- Cellular origins of plant shape
- Microtubules, cell walls and cell shape
- How patterns of cell division, expansion, and differentiation influence the growth and morphology of tissues, organs, and organism
actin cell biology cell wall cytoskeleton membrane microscopy microtubule
Selection of Publications (by Year)
- Liyong Zhang, Delanie McEvoy, Yen Le, Chris Ambrose. "Live Imaging of Microtubule Organization, Cell Expansion, and Intercellular Space Formation in Arabidopsis Leaf Spongy Mesophyll Cells". The Plant Cell 33, 3 (2021): 623-641.
- Arun Shunmugam, et. al. "MeioCapture: An Efficient Method for Staging and Isolation of Meiocytes in the Prophase I Sub-Stages of Meiosis in Wheat". BMC Plant Biology 18, 1 (2018)
- Yuan Ruan, et. al. "The Microtubule-Associated Protein CLASP Sustains Cell Proliferation through a Brassinosteroid Signaling Negative Feedback Loop". Current Biology 28, 17 (2018): 2718-2729.
- Yen Le, Chris Ambrose. "CLASP Promotes Stable Tethering of Endoplasmic Microtubules to the Cell Cortex to Maintain Cytoplasmic Stability in Arabidopsis Meristematic Cells". PloS One 13, 6 (2018)
- Katherine Celler, Miki Fujita, Eiko Kawamura, Chris Ambrose, Klaus Herburger, Andreas Holzinger, and Geoffrey O. Wasteneys. "Microtubules in Plant Cells: Strategies and Methods for Immunofluorescence, Transmission Electron Microscopy and Live Cell Imaging." In Cytoskeleton Methods and Protocols, 3rd, edited by Gavin, Ray H, 155-184. New York: Springer, 2015.
- Ambrose, J, Geoffrey Wasteneys. "Microtubule initiation from the nuclear surface controls cortical microtubule growth polarity and orientation in Arabidopsis thaliana". Plant Cell and Physiology 55, 9 (2014): 1636-1645.
- Ambrose, J, Yuan Ruan, John Gardiner, Laura Tamblyn, Amanda Catching, Viktor Kirik, Jan Marc, Robyn Overall, Geoffrey O. Wasteneys. "CLASP Interacts with Sorting Nexin 1 to Link Microtubules and Auxin Transport via PIN2 Recycling in Arabidopsis thaliana". Develpomental Cell 24, 6 (2013): 649-659.
- Ambrose JC*, Allan DeBono*, Geoffrey O. Wasteneys. "Cell geometry guides the dynamic targeting of apoplastic GPI-linked Lipid Transfer Protein to cell wall elements and cell borders in Arabidopsis thaliana". PLOS One 8, 11 (2013): e81215-*Authors contributed equally.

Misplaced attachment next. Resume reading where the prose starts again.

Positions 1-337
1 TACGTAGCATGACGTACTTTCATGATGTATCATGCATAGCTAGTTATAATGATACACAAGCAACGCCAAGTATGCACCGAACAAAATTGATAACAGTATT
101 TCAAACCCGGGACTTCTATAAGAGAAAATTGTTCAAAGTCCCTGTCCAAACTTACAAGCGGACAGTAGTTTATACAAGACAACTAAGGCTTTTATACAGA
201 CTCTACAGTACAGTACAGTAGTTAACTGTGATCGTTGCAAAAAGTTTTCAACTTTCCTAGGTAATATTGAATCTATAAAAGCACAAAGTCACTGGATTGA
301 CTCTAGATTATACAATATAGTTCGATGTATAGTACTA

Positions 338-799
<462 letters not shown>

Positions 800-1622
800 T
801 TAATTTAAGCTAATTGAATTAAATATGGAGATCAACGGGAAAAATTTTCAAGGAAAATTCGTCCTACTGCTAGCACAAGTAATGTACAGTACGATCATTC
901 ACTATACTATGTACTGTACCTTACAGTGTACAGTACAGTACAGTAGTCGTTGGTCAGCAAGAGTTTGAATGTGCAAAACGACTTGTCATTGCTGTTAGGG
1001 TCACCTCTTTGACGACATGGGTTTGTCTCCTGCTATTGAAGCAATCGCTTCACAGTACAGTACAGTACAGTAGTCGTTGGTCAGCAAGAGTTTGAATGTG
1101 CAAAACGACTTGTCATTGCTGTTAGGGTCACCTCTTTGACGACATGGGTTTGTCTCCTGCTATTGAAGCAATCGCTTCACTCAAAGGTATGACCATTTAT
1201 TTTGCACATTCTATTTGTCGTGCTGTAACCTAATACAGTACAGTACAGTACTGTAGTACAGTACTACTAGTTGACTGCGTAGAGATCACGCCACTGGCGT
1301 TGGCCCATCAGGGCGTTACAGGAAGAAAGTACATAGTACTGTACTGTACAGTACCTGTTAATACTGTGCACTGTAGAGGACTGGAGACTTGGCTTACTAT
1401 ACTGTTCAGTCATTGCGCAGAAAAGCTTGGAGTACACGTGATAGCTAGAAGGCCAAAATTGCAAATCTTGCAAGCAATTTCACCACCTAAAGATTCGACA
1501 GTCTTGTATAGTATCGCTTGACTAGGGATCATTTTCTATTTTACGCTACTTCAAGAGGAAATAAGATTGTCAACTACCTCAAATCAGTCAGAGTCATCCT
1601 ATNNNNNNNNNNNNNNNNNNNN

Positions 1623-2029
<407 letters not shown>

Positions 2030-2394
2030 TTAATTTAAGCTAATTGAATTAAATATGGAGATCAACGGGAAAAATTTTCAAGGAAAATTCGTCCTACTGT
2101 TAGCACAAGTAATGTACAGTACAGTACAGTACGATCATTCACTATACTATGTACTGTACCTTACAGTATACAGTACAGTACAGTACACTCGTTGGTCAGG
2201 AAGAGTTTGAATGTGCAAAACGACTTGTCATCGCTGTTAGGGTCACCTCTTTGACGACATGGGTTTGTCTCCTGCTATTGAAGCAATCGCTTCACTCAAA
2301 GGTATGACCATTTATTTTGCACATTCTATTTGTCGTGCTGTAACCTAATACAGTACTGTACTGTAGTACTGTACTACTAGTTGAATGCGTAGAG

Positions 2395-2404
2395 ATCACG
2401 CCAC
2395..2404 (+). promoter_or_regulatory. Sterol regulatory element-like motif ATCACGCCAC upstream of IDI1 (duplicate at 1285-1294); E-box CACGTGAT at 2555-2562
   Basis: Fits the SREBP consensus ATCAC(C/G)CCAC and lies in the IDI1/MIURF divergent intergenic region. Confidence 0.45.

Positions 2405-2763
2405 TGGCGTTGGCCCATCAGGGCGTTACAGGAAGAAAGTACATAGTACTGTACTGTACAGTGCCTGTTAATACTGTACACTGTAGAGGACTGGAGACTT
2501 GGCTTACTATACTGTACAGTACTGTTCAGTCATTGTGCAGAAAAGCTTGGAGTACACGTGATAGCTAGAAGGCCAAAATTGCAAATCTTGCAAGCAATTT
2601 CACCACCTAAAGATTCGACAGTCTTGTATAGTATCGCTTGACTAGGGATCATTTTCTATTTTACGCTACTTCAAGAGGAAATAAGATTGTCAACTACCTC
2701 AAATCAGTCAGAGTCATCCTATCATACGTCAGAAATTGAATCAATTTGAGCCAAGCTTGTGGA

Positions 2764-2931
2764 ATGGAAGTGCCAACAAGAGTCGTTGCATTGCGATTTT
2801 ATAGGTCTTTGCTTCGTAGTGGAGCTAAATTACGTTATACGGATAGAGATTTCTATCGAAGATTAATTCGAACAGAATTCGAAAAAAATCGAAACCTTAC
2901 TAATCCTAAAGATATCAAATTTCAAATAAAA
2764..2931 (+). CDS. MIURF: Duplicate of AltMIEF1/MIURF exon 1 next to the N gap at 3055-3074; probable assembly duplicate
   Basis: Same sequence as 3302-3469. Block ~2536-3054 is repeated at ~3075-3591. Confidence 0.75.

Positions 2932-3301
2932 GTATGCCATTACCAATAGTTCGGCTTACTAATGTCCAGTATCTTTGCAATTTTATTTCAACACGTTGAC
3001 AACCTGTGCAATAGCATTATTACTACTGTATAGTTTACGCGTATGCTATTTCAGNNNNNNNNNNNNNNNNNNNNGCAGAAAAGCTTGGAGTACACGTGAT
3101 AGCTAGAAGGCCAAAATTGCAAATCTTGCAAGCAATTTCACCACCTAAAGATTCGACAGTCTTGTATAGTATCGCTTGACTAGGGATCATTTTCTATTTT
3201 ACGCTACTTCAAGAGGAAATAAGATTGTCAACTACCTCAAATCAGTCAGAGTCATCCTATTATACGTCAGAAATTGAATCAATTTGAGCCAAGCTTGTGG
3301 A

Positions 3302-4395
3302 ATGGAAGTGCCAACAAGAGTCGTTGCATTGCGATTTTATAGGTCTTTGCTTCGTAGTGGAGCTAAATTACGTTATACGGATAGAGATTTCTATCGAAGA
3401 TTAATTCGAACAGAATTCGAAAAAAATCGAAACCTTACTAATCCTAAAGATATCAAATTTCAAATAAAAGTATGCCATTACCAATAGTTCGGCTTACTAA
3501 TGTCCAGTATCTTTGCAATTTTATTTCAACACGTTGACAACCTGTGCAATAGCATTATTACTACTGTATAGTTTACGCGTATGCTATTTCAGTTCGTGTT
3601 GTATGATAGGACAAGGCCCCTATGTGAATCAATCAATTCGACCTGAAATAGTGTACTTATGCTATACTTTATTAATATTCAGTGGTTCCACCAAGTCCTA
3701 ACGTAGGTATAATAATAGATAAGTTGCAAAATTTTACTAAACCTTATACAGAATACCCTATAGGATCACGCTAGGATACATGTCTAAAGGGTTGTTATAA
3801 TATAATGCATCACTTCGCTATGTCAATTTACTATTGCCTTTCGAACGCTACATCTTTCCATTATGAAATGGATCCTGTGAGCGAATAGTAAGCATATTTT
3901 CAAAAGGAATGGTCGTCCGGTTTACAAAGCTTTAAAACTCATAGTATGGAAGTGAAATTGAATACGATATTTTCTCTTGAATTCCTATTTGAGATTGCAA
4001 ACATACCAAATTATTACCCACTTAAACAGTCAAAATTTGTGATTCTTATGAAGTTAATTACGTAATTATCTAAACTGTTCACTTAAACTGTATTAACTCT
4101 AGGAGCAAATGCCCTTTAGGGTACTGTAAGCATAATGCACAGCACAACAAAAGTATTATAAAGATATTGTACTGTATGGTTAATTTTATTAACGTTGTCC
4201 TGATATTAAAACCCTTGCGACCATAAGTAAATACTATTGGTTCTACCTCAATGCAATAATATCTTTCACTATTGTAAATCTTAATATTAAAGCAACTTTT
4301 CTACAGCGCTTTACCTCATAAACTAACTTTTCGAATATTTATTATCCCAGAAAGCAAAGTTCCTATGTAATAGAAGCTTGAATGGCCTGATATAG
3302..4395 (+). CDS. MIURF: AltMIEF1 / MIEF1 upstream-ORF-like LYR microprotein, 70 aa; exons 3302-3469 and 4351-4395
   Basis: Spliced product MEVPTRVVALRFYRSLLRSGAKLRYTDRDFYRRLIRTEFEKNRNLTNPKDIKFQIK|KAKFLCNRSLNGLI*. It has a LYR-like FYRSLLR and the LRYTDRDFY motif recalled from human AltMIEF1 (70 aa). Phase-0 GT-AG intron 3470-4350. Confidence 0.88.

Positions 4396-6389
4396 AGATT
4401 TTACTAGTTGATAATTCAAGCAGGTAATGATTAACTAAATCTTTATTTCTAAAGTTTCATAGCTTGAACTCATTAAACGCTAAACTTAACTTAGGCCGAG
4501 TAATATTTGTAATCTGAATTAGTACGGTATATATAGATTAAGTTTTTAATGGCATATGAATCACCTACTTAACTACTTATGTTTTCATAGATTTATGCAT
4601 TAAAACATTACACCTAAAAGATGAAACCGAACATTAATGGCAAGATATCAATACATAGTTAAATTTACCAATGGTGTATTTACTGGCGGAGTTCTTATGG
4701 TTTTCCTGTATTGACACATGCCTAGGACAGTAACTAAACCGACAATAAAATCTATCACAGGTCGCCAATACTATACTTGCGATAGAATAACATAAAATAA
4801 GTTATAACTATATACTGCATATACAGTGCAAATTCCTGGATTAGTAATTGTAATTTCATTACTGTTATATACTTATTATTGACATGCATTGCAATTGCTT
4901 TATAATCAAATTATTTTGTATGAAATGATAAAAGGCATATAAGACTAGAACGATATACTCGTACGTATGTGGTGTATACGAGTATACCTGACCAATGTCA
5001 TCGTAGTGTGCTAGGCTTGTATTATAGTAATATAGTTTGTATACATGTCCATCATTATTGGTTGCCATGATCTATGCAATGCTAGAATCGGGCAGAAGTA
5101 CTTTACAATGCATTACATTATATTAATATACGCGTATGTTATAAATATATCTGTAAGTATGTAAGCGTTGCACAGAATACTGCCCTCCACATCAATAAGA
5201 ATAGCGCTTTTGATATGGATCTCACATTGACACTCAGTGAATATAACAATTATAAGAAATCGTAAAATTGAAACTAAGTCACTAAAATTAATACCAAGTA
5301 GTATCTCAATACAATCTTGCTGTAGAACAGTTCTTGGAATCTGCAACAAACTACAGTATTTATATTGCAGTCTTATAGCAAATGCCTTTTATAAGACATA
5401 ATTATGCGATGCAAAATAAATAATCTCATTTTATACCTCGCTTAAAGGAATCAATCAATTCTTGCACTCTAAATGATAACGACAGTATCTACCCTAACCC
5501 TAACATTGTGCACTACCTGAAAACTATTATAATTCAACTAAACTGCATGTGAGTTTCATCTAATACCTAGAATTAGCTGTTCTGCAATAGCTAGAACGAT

- Ambrose, J, Allard JF, Cytrynbaum EN, Wasteneys GO. "A cell-edge-barrier mechanism drives cell-wide cortical microtubule orientation in Arabidopsis". Nature Communications 2, 430 (2011): 430.
- Ambrose, J, Wasteneys, GO. "Cell edges accumulate gamma tubulin complex components and nucleate microtubules following cytokinesis in Arabidopsis thaliana cells". PLOS One 6, 11 (2011)
- Ambrose, J. "Nanoscale and geometric influences on the microtubule cytoskeleton in plants; thinking inside and outside the box". Protoplasma 249 (2011)
- Allard JF, Ambrose JC, Wasteneys GO, Cytrynbaum EN. "A mechanochemical model explains interactions between cortical microtubules in plants". Biophysical Journal 4 (2010): 1082-1090.
- Wasteneys, GO, Ambrose, JC. "Spatial organization of plant cortical microtubules: close encounters of the 2D kind". Trends in Cell Biology 19 (2009): 62-71.
- Ambrose, Chris, Cyr, Richard. "Mitotic Spindle Organization by the Preprophase Band.". Mol Plant 1 (2008): 950-960.
- Ambrose, C, Wasteneys, GO. "CLASP modulates microtubule-cortex interaction during self-organization of acentrosomal microtubules". Mol Biol Cell 19 (2008): 4730-4737.
- Ambrose, J, Cyr, RJ. "Mitotic Spindle Assembly and Function" In Cell Division Control in Plants, edited by D.P.S. Verma and Z. Hong, 141-167. Berlin Heidelberg: Springer-Verlag, 2007.
- Ambrose, J.C., Li, W., Marcus, A., Ma, H., and Cyr, R. "A minus-end-directed kinesin with plus-end tracking protein activity is involved in spindle morphogenesis.". Mol Biol Cell 16 (2005): 1584-1592.